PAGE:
Jason and Mike worked for the same engineering firm. Mike spent his free time during college as an intern at the firm. He had gotten to know the firm’s management team. He had been to dinner with the owner. He walked into a tailored made job with a good salary when after graduation. Jason had spent his college years goofing off. He made decent grades, but spent the majority of his time playing instead of studying. The idea of completing an internship during college was far from his mind. But, when he graduated, the engineering firm was hiring two engineers. He managed to get a job. And though, he had no prior job experience he was hired at the same salary as Mike who had completed the internship.
Mike was not a happy camper when he found out that Jason’s starting salary was the same as his. He had proven himself, and Jason had not. Certainly we can all understand Mike’s point of view. We can identify and and sympathize with him in his frustrations. He had put the effort in and Jason had not. Yet, he was not rewarded for that effort. That just doesn’t seem fair.
Some Laborers and Their Wages
Jesus told a similar story in chapter 20. A man had a vineyard, and he needed some laborers to work in it. He found some at 6 am and put them to work. He sent some others into the vineyard at 9 am, others at 12 pm, and others still at 3 pm. All the laborers agreed to work for the same wage — a denarius. The man came across some other men about 5 pm. He sent them into the vineyard to work. He agreed to pay them a denarius too. At the end of the day, the man called all his laborers in from the vineyard to pay them. He distributed the payment to them beginning with those hired last. Everyone received the same wage.
The guys that started working at 3 and 5 pm were thrilled, but those who started at 6 and 9 am were furious. They confronted the vineyard owner about this injustice. He responded, “Take what belongs to you and go…Am I not allowed to do what I choose with what belongs to me? Or, do you begrudge my generosity?”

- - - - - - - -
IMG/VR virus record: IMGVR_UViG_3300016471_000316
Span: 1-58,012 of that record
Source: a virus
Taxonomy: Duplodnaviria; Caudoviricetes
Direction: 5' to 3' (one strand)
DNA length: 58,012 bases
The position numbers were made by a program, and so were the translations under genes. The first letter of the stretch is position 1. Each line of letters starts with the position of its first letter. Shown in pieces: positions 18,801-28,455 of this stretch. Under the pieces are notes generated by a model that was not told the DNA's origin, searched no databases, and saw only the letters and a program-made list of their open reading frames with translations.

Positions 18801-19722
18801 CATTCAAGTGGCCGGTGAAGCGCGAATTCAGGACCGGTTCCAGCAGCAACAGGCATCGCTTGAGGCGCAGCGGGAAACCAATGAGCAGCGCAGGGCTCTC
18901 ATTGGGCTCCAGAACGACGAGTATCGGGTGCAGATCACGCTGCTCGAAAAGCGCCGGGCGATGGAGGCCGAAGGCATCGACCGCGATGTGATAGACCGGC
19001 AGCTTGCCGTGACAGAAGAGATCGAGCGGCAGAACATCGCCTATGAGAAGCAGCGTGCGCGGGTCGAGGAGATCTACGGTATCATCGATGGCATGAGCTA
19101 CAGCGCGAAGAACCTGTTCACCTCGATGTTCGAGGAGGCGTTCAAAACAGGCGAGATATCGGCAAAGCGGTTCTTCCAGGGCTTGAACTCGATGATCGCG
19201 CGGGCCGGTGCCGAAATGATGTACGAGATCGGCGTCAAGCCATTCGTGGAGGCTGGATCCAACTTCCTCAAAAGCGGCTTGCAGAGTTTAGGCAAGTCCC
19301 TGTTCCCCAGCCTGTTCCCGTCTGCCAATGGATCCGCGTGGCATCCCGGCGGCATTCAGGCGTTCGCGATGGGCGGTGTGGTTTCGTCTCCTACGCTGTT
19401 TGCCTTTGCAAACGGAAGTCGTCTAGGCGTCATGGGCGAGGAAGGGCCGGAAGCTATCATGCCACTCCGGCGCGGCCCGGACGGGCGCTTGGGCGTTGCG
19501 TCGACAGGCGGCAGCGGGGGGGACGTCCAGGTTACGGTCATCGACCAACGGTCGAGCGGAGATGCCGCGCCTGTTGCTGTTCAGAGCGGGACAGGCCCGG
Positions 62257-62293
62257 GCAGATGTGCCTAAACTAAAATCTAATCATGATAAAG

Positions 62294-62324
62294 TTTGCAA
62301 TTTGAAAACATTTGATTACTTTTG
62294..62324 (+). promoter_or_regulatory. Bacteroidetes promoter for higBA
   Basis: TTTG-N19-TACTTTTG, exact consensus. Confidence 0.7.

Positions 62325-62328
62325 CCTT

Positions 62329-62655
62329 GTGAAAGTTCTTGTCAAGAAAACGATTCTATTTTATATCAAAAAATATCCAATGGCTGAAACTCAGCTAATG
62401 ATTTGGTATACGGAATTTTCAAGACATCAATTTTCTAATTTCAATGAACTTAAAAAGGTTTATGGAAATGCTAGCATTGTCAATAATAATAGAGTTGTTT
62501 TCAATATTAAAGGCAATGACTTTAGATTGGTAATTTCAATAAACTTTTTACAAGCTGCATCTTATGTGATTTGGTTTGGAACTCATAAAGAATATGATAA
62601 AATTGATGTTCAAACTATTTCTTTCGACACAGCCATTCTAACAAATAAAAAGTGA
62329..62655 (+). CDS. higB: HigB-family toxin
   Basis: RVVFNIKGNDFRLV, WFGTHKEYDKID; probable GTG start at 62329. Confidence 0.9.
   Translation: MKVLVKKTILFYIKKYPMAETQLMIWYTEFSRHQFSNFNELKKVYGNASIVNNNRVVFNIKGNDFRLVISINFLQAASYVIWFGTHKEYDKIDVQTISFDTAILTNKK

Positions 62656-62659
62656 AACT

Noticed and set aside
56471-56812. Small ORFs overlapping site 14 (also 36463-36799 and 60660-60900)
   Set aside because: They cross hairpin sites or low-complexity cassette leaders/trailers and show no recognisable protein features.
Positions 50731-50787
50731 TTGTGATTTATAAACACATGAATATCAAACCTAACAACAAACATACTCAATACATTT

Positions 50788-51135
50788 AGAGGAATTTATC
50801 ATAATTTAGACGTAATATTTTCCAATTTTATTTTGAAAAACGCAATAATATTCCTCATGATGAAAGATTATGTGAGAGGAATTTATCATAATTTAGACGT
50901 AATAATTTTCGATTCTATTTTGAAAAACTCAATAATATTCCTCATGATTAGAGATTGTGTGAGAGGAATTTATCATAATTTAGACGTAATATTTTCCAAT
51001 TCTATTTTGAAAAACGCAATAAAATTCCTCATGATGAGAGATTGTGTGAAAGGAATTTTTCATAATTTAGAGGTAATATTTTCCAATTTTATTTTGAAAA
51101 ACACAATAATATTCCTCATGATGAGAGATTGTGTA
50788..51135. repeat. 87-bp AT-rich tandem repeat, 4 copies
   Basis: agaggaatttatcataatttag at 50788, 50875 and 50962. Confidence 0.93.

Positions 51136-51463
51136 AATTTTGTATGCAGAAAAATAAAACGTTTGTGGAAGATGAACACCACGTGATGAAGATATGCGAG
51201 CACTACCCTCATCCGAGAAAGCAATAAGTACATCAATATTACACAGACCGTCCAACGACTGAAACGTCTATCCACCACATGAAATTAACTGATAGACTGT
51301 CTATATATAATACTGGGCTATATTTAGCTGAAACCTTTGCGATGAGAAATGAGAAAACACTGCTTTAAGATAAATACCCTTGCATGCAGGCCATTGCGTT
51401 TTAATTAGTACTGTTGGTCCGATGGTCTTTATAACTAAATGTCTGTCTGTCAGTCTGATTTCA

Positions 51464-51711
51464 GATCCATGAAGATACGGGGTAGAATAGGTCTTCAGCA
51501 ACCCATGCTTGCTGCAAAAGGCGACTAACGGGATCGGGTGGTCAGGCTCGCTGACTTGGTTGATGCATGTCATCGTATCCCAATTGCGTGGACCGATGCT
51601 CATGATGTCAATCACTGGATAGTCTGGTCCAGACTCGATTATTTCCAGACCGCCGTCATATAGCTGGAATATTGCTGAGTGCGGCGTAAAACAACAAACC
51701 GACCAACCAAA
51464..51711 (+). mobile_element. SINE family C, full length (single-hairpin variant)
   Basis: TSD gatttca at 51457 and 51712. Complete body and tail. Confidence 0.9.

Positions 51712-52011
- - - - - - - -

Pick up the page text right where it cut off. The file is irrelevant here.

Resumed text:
Three Points to Apply
What do you value most in life? Is it your family? Is it your job? Is it your commitments to the community? Is it the successes of your life professionally and personally? Is the wealth you have amassed?
Those are important questions. They are questions that determine the nature of your heart’s true affections. They are questions that Jesus posed to his disciples and to those who would be his followers. And, because of the way Matthew records Jesus’ teachings in chapter 19, he poses the same questions to us.
Two Stories with the Same Point (19:3-12, 16-22)
Verses 3-12 tell the story of Jesus’ interaction with the Pharisees regarding the issue of divorce and remarriage. This is a difficult passage for many people and would take a lot more time and space than we have here to fully explain. But, the main point is one of willingness to stay in a difficult marriage in order to work it out according to the will of God regardless of the way in which one may feel about it. In other words, are you willing to honor your commitment to your spouse even though you may not want to? Are you willing to give up everything you have in order to live out the kingdom of heaven in your marriage and family life?
Verses 16-22 tell the story of Jesus and the rich young ruler. The point of this story is quite simple. Jesus recognizes that the young man has used his wealth as his means of personal identity, power, influence in the community, and purpose in life. The guy has allowed his wealth to become his god.
Thus, Jesus challenges the man to stop thinking on kingdom life in terms of outward conformity to the Law. Rather, he should look inwardly to examine his heart, to determine who is his real god. In order to repent from his idolatry, the young man would need to sell everything he possessed in order to give his life fully to Jesus. His idolatry had sunk that deep. But, he wasn’t willing to part with those possessions. He wasn’t willing to repent. He wasn’t willing to dethrone the idol of wealth in his heart. And so, he walked away sad.
A Summary Statement (19:23-30)
The point of Jesus’ teaching in chapter 19 is summarized in the last seven verses. Jesus contrasts the great reward of those who count the costs and willing follow him with those who value other things more than him and his kingdom. One will be turned away when Jesus comes into his kingdom and one will be welcomed home.
“And everyone who has left houses or brothers or sisters of father or mother or children or lands, for my name’s sake, will receive a hundredfold and will inherit eternal life. But many who are first will be last, and the last first” (19:29-30).
Question of Application: Are there things that you value more than you value Jesus? If so, are you prepared to sell them and give them to the poor?
Jesus is the heaven-born king of the world. He came to establish his kingdom, which Matthew defines as the active reign of Christ in the hearts of men and women. This active reign of Christ creates a people — those who have submitted to the will of God in Christ. This people has a community life. In chapter 18, Matthew gives us five aspects of this community life.